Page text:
Paul Ryan speaks at the Reagan Library. Fast forward to around the 24-minute mark, where he says in part:
As the left gets more woke, the rest of America is getting weary. This stuff is exhausting. And we conservatives have got to be careful not to get caught up in every little cultural battle. Sometimes these skirmishes are just creations of outrage peddlers, detached from reality and not worth anybody’s time. They draw our attention away from the far more important case we must make to the American people. Culture matters, absolutely, yes, but our party must be defined by more than a tussle over the latest grievance or perceived slight. We must not let them take priority over solutions — grounded in principle — to improve people’s lives.
Well, that sounds like someone who has not taken the right lessons from the past several years. Is Ryan under the impression that the influx of Hispanic middle- and working-class voters in particular toward the American right is about all that “solutions-based policy”? Or, as you’ll find if you pay any attention to the dynamics going on here, are they reacting to a surge in culture war from the left that has taken over their schools, sought to defund the police, and embraced the radical agenda of BLM as gospel?
Diminishing the culture war in this heated moment isn’t just anti-conservative — a political movement fundamentally about defense of tradition and order against the forces that seek its destruction — it has the priorities of the people completely backward. What good is prosperity and low capital gains taxes if it comes at a heavy cost for American families and communities? Seeking the interest of the American people and listening to them when it comes to their priorities isn’t just a strain of populism, it’s about more than that.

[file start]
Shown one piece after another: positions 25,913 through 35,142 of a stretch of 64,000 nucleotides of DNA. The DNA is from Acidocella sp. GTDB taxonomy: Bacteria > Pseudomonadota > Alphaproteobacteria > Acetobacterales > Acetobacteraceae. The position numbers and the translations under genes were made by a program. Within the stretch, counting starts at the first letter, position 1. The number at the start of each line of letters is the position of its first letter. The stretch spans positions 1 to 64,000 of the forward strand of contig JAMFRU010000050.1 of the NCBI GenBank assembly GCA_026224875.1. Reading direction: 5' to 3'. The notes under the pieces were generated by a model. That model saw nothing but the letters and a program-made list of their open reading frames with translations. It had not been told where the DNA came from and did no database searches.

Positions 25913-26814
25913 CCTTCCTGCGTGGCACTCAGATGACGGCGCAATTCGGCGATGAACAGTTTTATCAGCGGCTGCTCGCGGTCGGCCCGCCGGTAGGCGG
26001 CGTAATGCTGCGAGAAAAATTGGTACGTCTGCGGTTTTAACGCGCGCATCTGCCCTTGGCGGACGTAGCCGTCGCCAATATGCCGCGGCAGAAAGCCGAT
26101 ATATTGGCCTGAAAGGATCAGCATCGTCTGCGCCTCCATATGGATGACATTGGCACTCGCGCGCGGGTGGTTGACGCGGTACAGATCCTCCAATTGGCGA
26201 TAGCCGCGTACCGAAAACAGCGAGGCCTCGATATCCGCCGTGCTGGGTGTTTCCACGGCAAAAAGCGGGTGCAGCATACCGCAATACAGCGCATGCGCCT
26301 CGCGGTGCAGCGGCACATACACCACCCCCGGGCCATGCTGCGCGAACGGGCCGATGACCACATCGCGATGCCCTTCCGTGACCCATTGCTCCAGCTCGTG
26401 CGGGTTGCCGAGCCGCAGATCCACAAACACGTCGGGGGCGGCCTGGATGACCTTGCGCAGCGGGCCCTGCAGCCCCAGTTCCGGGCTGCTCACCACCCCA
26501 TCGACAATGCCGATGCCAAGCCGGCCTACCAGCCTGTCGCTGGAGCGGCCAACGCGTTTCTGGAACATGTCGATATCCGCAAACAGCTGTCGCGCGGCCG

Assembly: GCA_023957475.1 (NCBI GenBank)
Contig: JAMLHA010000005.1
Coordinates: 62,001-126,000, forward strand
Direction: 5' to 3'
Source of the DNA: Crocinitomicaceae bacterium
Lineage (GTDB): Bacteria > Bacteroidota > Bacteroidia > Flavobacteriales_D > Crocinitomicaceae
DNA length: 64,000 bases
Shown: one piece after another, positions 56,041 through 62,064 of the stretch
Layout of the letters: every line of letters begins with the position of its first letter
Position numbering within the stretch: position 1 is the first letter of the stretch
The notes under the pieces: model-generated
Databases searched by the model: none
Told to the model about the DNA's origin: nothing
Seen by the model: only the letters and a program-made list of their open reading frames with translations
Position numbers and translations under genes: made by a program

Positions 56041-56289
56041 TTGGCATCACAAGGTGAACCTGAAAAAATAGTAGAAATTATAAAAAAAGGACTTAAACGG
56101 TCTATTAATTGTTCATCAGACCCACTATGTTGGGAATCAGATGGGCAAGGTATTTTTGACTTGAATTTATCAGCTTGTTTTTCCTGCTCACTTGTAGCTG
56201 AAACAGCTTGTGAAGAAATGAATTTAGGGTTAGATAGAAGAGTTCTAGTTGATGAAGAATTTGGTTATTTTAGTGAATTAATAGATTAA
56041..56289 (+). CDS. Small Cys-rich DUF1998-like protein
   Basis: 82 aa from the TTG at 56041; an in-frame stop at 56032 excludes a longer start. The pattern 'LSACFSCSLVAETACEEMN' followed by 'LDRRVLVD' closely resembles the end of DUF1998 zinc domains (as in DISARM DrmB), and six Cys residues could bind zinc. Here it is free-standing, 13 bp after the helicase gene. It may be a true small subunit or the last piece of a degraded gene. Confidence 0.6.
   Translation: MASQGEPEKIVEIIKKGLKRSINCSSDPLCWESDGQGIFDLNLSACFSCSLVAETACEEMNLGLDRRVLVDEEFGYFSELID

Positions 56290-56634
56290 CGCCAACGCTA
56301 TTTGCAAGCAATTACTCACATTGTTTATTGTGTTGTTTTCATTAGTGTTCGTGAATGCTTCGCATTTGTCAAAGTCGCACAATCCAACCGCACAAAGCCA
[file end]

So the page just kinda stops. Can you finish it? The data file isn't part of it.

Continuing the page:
Our cultural differences with the left are not mere matters of preference or outrage peddlers — they are policy differences as well, because the emboldened left repeatedly tries to legislate their values. We are a long way away from complaining about violence and sex on TV. When books get removed or added to curriculums across the nation through media-orchestrated and corporate-funded campaigns, it’s not a matter of outrage trolling, it speaks inherently to what we value as a community. When parents raise concerns, they are ignored, threatened, or silenced.
Look at Loudoun County Virginia for one example. Ian Prior writes of an Underground Railroad Simulation:
[T]he Underground Railroad Simulation was presented to the school’s Project Based Learning (PBL) Committee in fall 2018, including all of the fourth grade teachers, and no issues were raised. The lesson was on the agenda of all subsequent PBL Committee meetings leading into February 2019 and 21 staff members, including the principal and assistant principal, were aware of the lesson…